Maryland's Senate president said Tuesday that he thinks his chamber will pass a measure to allow the terminally ill to end their lives with a doctor's help in "a very, very close vote."
Senate President Thomas V. Mike Miller told reporters he believes there will be "a lot of amendments" offered to a bill now before a Senate committee. Then, he said, he thinks there will be a majority of 24 votes needed in the Senate, "but there won't be many more than that."
"I think it's going to be a close vote," Miller, a Democrat, said, adding that he believes he will "probably" vote against it, but he believes "it's going to pass."
Miller said there are concerns about sick people who are poor and decide to end their lives because they can't afford the medical care they need.
"We've got to make sure that that is not the case — that it's a very informed decision, and I anticipate a very, very close vote on the floor of the Senate," Miller said.
Miller, an attorney who has been Maryland's Senate president for 33 straight years, noted his battle with Stage 4 prostate cancer, while discussing the measure with reporters.
"Lawyer Mike Miller thought differently, and now that I have what I have, I'm thinking differently as well, you know? So it's very challenging for all of us," Miller said. "It's a very personal decision to each and every one of us."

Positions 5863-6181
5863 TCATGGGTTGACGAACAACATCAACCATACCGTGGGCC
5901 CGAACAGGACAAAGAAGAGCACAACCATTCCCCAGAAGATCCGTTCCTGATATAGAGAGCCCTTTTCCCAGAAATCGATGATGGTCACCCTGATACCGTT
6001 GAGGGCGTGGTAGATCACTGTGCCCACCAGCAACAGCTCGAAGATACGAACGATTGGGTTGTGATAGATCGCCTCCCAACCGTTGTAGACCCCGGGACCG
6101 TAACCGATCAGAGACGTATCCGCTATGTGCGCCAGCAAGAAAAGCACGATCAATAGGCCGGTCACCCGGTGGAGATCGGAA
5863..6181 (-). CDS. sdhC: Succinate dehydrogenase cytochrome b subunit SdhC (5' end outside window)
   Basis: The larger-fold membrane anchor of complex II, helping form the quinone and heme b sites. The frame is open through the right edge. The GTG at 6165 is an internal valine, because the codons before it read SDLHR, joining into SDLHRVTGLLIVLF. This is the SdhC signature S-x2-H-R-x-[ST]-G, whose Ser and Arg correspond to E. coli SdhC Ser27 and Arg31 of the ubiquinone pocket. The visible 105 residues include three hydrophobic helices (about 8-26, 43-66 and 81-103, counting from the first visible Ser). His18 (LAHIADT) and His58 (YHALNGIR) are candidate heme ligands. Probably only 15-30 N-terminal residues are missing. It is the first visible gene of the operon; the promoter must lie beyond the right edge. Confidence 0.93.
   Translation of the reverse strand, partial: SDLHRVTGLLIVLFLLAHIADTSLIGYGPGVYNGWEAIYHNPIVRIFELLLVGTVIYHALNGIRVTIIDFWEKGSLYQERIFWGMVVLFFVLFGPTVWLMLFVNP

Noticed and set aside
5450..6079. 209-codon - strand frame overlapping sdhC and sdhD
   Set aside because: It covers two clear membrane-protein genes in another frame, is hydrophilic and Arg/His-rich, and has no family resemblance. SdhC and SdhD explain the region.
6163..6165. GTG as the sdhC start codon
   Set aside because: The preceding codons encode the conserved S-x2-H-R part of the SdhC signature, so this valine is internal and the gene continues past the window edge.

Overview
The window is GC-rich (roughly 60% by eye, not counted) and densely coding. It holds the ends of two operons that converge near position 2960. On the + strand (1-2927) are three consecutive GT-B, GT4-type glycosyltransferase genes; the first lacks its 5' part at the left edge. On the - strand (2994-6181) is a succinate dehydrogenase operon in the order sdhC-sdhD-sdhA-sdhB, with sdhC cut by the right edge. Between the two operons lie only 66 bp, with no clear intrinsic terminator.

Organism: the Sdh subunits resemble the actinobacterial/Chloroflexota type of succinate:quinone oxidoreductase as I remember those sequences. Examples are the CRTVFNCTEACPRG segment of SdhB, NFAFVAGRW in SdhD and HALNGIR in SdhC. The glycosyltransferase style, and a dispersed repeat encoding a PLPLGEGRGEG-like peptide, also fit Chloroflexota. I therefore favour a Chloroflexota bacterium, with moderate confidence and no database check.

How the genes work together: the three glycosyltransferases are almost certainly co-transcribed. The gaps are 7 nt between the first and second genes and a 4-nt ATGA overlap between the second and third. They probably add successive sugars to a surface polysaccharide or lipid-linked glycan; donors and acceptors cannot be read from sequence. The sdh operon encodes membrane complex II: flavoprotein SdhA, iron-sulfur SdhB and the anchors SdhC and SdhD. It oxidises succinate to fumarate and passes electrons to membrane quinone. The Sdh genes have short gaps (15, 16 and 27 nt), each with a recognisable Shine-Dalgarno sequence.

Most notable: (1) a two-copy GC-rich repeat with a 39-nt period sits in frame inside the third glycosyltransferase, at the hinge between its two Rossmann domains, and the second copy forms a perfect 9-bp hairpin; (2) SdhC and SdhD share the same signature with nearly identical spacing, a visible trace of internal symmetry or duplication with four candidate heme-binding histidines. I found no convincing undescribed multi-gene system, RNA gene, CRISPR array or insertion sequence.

Earlier this month, the House of Delegates passed a bill in that chamber on a 74-66 vote. Supporters contended people should not be forced to live in pain against their will when they are near death. Opponents expressed concerns that vulnerable people, particularly older patients, would be susceptible to pressure from others to end their lives.
The measure would allow adults to obtain a prescription for life-ending drugs if a doctor finds they have six months or less to live. The physician must certify that the person has the capacity to make the decision, and the prescription can only be self-administered. Supporters say they have included safeguards in the legislation. For example, a patient would have to make three requests, including one in private with a physician.
Gov. Larry Hogan has said it's an issue that "I really wrestle with from a personal basis." Hogan, a Republican, told reporters last month that he would take a close look at the measure, if lawmakers send the bill to his desk.
Laws allowing medical aid in dying are legal in seven states — California, Colorado, Hawaii, Montana, Oregon, Vermont and Washington — as well as the District of Columbia.